One time he asked his mother if he could borrow her handkerchief and he tied it around his face like a bandit’s hankie and waited in the bushes for the train to come by, jumped out of the bushes, ran behind it and jumped up on the back. He hooky-bobbed on the back of the train, pretending to be a cowboy, had a wonderful time, and the people on the train thought it was funny, so after that every time he went to the zoo he would bring a cap gun and a handkerchief and rather than see the animals or go to the arcade to pop balloons he would lurk in the bushes, waiting for the train to go by, run after it, jump up with his cap gun, and say: ”This is a stick-up!” and then ride the train.

John did that until the zoo had to put restrictions on. They posted a guy on the train and fenced off the bushes. The kids got into it, it had become a thing and John ended up making it a thing he did whenever he visited amusement parks, like the Nut Tree outside of Sacramento and at Knott’s Berry Farm where they actually had adults doing that. John would always run after the train and after a while it became the only thing he liked about amusement parks.

John going streaking at Gonzaga (OM247)

John went to Gonzaga University in the late 1980s, but at that time it was like other places were in the 1970s, still trapped in time. One night someone came through the dorms and said that at 11pm they would all be streaking over to the library. The streaking fad was only really a thing during about 6 months in 1974, but in the 1980s everybody was weirdly nostalgic for what seemed like a really fun time that had just come to an end. By 1985 AIDS had made sex not fun, Reagan had made drugs not fun, Animal House had just happened, and why did they miss it? Maybe they could recapture the glory days if they had a kegger and go on a panty raid?

Pinching (OM247)

Streaking was mostly a sausage-fest and whenever girls would go streaking they would get pinched. It was a harmless-seeming form of sexual harassments and a comic punch-line. The secretary straightens up at her desk when the lascivious boss goes by in a comic in Playboy Magazine, or a stewardess would get pinched. What a weird come-on: "Let me pinch someone’s buttocks and they will know of my interest!"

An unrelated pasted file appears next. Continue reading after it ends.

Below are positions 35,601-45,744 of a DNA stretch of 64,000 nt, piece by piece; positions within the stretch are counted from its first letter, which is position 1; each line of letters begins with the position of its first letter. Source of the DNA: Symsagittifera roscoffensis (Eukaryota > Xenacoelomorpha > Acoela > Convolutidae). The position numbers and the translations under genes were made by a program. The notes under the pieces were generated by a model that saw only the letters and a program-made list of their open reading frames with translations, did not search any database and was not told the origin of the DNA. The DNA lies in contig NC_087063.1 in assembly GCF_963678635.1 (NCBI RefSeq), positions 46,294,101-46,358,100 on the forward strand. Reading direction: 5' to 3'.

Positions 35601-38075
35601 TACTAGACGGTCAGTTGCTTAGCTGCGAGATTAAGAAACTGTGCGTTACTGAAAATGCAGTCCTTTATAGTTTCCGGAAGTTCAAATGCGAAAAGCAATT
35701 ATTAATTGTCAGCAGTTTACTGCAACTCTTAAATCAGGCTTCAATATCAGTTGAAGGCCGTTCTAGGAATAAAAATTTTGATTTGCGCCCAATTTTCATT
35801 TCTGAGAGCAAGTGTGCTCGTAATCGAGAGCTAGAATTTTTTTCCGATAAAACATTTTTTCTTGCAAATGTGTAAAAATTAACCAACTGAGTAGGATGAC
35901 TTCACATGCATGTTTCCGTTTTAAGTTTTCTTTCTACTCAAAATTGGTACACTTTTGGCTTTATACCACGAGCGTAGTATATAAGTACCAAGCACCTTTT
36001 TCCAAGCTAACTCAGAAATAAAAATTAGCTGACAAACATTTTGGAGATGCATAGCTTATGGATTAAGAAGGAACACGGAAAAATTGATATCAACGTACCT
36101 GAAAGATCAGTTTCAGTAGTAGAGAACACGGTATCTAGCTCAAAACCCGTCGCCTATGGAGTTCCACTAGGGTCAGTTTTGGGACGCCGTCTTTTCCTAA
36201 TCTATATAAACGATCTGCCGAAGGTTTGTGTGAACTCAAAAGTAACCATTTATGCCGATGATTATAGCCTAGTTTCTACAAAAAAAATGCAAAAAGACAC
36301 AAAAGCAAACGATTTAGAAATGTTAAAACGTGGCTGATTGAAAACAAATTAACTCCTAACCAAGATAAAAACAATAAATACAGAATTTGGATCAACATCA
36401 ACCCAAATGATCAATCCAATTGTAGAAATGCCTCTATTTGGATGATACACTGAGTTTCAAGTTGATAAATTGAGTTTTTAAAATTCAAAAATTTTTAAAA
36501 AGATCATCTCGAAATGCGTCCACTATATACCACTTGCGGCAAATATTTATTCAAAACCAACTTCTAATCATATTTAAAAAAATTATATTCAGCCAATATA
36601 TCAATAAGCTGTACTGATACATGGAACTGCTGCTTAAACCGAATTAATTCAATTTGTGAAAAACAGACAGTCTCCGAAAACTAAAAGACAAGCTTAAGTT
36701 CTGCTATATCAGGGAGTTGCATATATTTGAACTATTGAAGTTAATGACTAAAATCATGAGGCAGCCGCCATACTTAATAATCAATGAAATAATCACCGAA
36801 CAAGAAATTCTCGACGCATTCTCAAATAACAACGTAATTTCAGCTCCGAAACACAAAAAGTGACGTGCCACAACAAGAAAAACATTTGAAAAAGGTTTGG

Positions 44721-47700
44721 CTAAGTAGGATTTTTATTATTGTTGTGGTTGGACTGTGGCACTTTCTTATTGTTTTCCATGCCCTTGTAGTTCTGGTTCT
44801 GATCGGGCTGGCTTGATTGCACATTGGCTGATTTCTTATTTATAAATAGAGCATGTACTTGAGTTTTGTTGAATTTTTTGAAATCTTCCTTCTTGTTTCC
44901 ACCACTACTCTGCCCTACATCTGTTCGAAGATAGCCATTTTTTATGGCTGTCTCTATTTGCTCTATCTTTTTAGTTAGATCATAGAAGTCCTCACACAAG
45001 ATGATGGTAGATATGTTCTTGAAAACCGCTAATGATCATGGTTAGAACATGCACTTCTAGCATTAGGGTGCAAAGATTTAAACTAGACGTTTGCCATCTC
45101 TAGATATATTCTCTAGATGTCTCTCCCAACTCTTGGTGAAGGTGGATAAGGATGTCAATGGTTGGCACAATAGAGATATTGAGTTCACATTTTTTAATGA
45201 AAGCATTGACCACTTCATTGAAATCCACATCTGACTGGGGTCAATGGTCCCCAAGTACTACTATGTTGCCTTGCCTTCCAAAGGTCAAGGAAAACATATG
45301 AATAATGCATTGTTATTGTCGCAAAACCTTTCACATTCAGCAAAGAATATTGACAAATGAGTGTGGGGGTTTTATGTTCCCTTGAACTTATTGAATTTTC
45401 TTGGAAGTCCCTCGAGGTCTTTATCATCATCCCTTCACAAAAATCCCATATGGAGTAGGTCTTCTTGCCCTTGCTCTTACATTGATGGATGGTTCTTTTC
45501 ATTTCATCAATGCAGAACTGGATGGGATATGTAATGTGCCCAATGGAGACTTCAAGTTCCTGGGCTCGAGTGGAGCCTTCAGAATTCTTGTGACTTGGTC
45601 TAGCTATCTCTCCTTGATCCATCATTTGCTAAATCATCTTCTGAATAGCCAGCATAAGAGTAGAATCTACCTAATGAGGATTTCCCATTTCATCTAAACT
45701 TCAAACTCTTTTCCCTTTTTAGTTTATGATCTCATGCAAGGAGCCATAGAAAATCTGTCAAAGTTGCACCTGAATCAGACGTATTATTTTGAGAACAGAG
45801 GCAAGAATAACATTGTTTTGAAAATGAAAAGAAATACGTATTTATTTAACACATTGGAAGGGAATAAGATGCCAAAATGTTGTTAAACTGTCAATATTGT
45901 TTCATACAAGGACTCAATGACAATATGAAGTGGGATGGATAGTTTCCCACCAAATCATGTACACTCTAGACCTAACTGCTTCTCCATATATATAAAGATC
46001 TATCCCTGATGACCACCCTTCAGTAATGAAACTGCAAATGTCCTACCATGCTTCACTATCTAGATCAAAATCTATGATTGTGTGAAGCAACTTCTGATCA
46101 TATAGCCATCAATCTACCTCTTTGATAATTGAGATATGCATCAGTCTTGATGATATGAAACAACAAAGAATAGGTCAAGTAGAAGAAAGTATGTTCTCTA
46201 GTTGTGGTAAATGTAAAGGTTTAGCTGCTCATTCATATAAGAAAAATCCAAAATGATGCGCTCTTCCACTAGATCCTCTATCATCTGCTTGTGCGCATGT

John’s mom was a waitress in the 1950s and to this day she hates Shriners because they pinch waitresses. The only thing Ken knows about them are the little hats, the little cars, and the little fingers. For most of John life he hated Shriners because they pinched his mom. Then people started wearing Fezes as part of celebrating nerdiness and all of a sudden John was surrounded by Shriner Fezes and had to make peace with them. John's mom hates Napoleon and Shriners, but the list is longer than that, they just haven’t covered all the topics on the show yet.

John running naked in the Palouse (OM247)

One time John was down in the Palouse, a farming area in South Eastern Washington with big rolling hills and very fertile ground. He was there with a group of people in the middle of the night and who knows what they were under the influence of, but they all took their clothes off and ran naked through freshly plowed fields. It was extremely liberating!

You can run really fast when you are naked, which might be an illusion because you are feeling breeze on parts of your body that don’t normally feel breeze and you are getting more jiggling from parts of your body, the kind you would feel if you were running at 100 mph (160 km/h) with clothes on.

John rolling in the snow naked in Alaska (OM247)

One time John was in a hot tub in Alaska at -10 degrees and they jumped out of the hot tub and ran across a snowy field and threw themselves down and rolled in the snow around until their skin was burning.

Another time John was in a sauna and they ran down to the end of the dock and jumped into the lake.

In his war movie podcast Friendly Fire John often sees David Niven. Just recently they have watched The Guns of Navarone. They took two years to get to that movie because they pick films at random with a 120-sided die and they have over 200 movies on the list. This is why the first 6 months wasn’t all the greatest films and then they would spend the next 7 years watching weird war-themed Dutch white supremacist porn movie productions of Norsemen.